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  Field Notes From
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From Author

Kate Krautkramer

ZipUSA: 89801 On Assignment

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From Photographer

Robb Kendrick

In most cases these accounts are edited versions of a spoken interview. They have not been researched and may differ from the printed article.

Photographs by Kate Krautkramer (top) and Tasha Brieger


ZipUSA: 89801 On Assignment Author ZipUSA: 89801 On Assignment Author
ZipUSA: 89801

Field Notes From Author
Kate Krautkramer

Best Worst Quirkiest
    I was having lunch at a Basque restaurant with the cowboy poet Waddie
Mitchell. He grew up on a ranch near Elko, and his former home, Sherman
Station, was later moved to the city center and is now the Chamber of
Commerce. He knew plenty about the area and its people.
    Our conversation eventually turned to poetry, and Waddie told me the story of how he became interested in it. When he was 17 years old and working out on the range, his sister sent him a record album for his birthday. He was working cattle in the middle of the high desert and, of course, had no electricity, much less a turntable.
    But he had the record, by Kris Kristofferson, someone Waddie had
never heard of. And he read the lyrics off the back of the album jacket
every night by lamplight at the chuckwagon.
    Waddie leaned over the table and recited some of the lyrics for me. There was the general ruckus of a busy restaurant at noon, but I heard him quite plainly when he said, "Poetry is like symphonic music. How can you know it until you feel it?"

    The lunch with Waddie Mitchell at the Basque restaurant was quite a cultural experience, with family-style dining, regulars who eat lunch there every day, and waitresses rushing around with big tureens of steaming hot soup. I quickly gathered that the primary feature of a Basque meal is astounding quantities and varieties of meat—beef, lamb, brains, tripe, you name it. I've been a vegetarian for more than 20 years, so—trying to be polite—I had the traditional cabbage soup, salad, and some French fries.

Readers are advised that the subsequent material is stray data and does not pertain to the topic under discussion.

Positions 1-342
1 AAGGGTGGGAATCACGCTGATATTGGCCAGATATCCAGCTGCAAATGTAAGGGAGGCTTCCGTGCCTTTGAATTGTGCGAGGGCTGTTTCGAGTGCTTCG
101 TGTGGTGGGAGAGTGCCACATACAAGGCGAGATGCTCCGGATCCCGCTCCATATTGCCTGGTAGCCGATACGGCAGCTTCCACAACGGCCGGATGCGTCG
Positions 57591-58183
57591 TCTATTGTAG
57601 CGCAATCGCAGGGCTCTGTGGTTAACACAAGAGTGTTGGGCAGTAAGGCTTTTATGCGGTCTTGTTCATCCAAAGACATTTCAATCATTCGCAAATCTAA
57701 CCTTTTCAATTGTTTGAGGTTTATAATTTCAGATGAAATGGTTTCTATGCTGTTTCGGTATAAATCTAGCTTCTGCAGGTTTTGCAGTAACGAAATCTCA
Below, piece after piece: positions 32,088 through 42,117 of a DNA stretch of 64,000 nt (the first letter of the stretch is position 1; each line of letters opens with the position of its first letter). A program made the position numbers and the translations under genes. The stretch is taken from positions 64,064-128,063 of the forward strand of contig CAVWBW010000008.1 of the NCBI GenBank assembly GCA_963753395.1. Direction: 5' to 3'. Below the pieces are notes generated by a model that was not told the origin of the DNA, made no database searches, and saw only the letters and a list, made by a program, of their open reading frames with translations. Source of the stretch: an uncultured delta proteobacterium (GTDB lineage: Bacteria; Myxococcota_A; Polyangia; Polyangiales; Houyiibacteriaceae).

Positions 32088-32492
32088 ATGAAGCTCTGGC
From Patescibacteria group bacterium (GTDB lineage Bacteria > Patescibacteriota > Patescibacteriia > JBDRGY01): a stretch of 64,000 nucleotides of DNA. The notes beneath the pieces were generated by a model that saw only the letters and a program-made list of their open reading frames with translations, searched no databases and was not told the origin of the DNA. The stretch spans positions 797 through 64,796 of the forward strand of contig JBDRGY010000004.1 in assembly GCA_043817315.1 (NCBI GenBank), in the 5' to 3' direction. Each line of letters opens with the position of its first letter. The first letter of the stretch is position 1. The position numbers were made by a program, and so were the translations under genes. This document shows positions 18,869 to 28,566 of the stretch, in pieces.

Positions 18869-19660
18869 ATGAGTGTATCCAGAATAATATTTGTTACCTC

Later that day I was fortunate to attend a literary reading by the author William Kittredge at the Western Folklife Center in Elko and was thrilled to be invited to have dinner with him and a few of the people who had set up the reading. Of course, the people from the folklife center all decided it would be fun to take their guest to a Basque restaurant for dinner.  So there I was again on the same day, in the awkward position of feeling I was being culturally insensitive, saying to the very polite waitress, "I'm not very hungry tonight. I think I'll just have some soup."

    Elko is 280 miles (450 kilometers) from Reno to the east and about the same distance from Salt Lake City and Boise to the west and north. I was talking about this with a young woman at the Elko Convention Center. We could hear the semitrucks rolling by on I-80 in the distance. The woman smiled and said, "People say that we're right in the middle of nowhere, but really, we're right in the center of everything."


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